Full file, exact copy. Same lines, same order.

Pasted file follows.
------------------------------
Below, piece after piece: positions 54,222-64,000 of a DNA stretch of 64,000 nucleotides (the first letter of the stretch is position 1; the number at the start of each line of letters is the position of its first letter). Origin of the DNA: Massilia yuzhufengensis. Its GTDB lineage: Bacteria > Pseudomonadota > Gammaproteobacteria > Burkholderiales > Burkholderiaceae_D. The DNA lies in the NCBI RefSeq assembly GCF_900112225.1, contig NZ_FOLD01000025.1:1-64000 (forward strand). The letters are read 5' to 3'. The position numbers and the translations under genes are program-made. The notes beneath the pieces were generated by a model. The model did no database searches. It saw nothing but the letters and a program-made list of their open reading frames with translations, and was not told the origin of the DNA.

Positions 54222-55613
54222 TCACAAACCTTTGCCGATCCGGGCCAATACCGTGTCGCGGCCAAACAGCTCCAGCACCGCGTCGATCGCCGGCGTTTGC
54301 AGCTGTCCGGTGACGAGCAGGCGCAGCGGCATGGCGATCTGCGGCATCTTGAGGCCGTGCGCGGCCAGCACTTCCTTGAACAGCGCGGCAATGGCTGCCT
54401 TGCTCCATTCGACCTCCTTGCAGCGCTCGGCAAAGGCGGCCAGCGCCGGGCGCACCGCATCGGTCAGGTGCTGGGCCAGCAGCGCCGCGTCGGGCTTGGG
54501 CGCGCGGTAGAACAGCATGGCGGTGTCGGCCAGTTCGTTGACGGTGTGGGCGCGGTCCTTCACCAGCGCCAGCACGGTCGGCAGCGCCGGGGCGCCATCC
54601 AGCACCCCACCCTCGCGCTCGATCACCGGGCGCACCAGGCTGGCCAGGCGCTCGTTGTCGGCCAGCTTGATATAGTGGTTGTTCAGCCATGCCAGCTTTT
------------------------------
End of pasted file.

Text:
Below, piece after piece: positions 54,222-64,000 of a DNA stretch of 64,000 nucleotides (the first letter of the stretch is position 1; the number at the start of each line of letters is the position of its first letter). Origin of the DNA: Massilia yuzhufengensis. Its GTDB lineage: Bacteria > Pseudomonadota > Gammaproteobacteria > Burkholderiales > Burkholderiaceae_D. The DNA lies in the NCBI RefSeq assembly GCF_900112225.1, contig NZ_FOLD01000025.1:1-64000 (forward strand). The letters are read 5' to 3'. The position numbers and the translations under genes are program-made. The notes beneath the pieces were generated by a model. The model did no database searches. It saw nothing but the letters and a program-made list of their open reading frames with translations, and was not told the origin of the DNA.

Positions 54222-55613
54222 TCACAAACCTTTGCCGATCCGGGCCAATACCGTGTCGCGGCCAAACAGCTCCAGCACCGCGTCGATCGCCGGCGTTTGC
54301 AGCTGTCCGGTGACGAGCAGGCGCAGCGGCATGGCGATCTGCGGCATCTTGAGGCCGTGCGCGGCCAGCACTTCCTTGAACAGCGCGGCAATGGCTGCCT
54401 TGCTCCATTCGACCTCCTTGCAGCGCTCGGCAAAGGCGGCCAGCGCCGGGCGCACCGCATCGGTCAGGTGCTGGGCCAGCAGCGCCGCGTCGGGCTTGGG
54501 CGCGCGGTAGAACAGCATGGCGGTGTCGGCCAGTTCGTTGACGGTGTGGGCGCGGTCCTTCACCAGCGCCAGCACGGTCGGCAGCGCCGGGGCGCCATCC
54601 AGCACCCCACCCTCGCGCTCGATCACCGGGCGCACCAGGCTGGCCAGGCGCTCGTTGTCGGCCAGCTTGATATAGTGGTTGTTCAGCCATGCCAGCTTTT